Reputation, Price, And Death: An Empirical Analysis Of Art Price Formation
AbstractWe analyze how an artistâs death influences the market prices of her works of art. Death has two opposing effects on art prices. By irrevocably restricting the artistâs oeuvre, prices, ceteris paribus, increase when the artist dies. On the other hand, an untimely death may well frustrate the collectorsâ hopes of owning artwork that will, as the artistâs career progresses, become generally known and appreciated. By frustrating expected future name recognition, death impacts negatively on art prices. In conjunction, these two channels of influence give rise to a hump-shaped relationship between age at death and death-induced price changes. Using transactions from fine art auctions, we show that the empirically identified death effects indeed conform to our theoretical predictions. We derive our results from hedonic art price regressions, making use of a data set which exceeds the sample size of traditional studies in cultural economics by an order of magnitude.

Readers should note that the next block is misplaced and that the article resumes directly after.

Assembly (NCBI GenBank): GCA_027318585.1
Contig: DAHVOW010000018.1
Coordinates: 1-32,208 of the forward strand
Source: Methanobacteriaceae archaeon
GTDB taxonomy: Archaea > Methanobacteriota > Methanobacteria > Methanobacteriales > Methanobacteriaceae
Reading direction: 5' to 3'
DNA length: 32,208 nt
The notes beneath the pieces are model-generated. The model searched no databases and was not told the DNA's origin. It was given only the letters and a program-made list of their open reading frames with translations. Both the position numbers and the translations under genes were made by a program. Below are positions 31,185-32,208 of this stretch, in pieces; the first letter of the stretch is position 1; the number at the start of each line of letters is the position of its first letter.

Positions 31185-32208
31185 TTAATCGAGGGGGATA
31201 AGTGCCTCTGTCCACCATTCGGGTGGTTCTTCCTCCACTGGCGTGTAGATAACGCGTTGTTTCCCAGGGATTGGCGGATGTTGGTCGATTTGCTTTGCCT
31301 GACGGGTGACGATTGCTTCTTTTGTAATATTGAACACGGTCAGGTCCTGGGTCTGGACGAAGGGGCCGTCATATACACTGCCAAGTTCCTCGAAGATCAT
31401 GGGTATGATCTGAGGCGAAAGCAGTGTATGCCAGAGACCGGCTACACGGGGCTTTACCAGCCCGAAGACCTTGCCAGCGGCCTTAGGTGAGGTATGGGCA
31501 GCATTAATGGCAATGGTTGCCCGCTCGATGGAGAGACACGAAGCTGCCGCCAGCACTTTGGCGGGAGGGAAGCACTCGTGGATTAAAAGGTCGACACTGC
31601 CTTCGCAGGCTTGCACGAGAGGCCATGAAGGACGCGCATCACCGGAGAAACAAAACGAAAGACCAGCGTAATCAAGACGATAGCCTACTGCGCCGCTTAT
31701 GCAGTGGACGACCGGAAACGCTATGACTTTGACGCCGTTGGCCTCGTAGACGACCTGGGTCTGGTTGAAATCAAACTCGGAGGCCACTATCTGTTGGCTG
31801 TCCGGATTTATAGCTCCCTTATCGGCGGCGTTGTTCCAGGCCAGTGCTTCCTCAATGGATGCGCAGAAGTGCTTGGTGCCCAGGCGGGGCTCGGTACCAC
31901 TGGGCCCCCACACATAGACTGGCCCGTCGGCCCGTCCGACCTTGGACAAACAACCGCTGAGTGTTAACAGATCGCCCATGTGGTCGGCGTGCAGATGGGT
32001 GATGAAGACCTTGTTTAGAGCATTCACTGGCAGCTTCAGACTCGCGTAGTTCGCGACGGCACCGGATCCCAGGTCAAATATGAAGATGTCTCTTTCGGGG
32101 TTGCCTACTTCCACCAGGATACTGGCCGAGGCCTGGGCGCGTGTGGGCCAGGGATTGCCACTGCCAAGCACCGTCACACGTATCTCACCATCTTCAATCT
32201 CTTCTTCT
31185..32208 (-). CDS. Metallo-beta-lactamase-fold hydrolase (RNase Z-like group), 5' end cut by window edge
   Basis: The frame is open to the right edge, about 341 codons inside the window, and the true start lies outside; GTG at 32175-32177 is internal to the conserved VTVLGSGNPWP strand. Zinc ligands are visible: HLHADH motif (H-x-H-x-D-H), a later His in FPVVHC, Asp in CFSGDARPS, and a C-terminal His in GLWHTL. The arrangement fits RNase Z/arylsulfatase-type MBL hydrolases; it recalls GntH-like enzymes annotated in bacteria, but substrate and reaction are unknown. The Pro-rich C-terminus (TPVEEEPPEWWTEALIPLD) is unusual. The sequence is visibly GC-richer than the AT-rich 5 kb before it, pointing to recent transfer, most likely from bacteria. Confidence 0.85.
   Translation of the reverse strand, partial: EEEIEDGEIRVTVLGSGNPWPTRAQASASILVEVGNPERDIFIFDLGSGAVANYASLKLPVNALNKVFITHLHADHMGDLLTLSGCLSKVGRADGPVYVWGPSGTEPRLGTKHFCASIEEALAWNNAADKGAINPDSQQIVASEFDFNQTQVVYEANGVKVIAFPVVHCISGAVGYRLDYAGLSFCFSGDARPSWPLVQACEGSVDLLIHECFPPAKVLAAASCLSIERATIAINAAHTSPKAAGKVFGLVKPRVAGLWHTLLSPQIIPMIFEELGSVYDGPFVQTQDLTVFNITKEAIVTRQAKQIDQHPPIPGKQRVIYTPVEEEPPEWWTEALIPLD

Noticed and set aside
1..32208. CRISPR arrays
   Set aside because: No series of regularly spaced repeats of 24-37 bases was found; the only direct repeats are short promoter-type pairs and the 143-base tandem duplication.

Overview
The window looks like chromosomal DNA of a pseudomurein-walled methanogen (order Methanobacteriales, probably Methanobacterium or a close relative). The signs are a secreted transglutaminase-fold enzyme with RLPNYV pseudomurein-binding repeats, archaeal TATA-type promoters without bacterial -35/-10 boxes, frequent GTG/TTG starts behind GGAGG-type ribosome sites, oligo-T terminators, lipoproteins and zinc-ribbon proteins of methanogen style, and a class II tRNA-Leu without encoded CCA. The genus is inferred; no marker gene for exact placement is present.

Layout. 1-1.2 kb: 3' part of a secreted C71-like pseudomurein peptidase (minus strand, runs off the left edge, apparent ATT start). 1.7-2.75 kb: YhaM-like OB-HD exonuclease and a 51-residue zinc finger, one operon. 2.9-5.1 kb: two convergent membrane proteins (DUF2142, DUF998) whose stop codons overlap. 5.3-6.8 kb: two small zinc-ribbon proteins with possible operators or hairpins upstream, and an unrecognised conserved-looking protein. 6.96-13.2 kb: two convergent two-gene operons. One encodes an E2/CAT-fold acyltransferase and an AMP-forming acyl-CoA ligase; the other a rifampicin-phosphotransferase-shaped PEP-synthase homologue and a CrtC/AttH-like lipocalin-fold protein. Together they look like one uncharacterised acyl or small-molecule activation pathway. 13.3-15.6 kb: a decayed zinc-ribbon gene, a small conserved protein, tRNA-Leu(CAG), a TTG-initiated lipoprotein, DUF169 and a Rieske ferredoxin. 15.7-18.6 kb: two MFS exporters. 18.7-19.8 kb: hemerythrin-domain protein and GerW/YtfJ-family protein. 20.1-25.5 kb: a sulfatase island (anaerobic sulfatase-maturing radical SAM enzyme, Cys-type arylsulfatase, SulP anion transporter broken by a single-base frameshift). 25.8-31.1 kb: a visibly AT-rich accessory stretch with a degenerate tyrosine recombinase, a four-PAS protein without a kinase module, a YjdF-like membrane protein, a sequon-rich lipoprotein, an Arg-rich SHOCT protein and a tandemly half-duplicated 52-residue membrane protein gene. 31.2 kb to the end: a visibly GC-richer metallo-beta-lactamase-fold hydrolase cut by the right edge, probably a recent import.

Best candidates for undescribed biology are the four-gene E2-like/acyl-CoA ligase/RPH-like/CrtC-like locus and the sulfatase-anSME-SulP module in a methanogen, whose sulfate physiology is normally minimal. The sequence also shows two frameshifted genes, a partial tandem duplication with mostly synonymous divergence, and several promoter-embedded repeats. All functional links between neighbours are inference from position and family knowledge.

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Bibliographic InfoArticle provided by Western Economic Association International in its journal Economic Inquiry.
Volume (Year): 49 (2011)
Issue (Month): 3 (07)
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Other versions of this item:
- Heinrich Ursprung & Christian Wiermann, 2008. "Reputation, Price, and Death: An Empirical Analysis of Art Price Formation," CESifo Working Paper Series 2237, CESifo Group Munich.
- G12 - Financial Economics - - General Financial Markets - - - Asset Pricing
- J24 - Labor and Demographic Economics - - Demand and Supply of Labor - - - Human Capital; Skills; Occupational Choice; Labor Productivity
- Z11 - Other Special Topics - - Cultural Economics - - - Economics of the Arts and Literature
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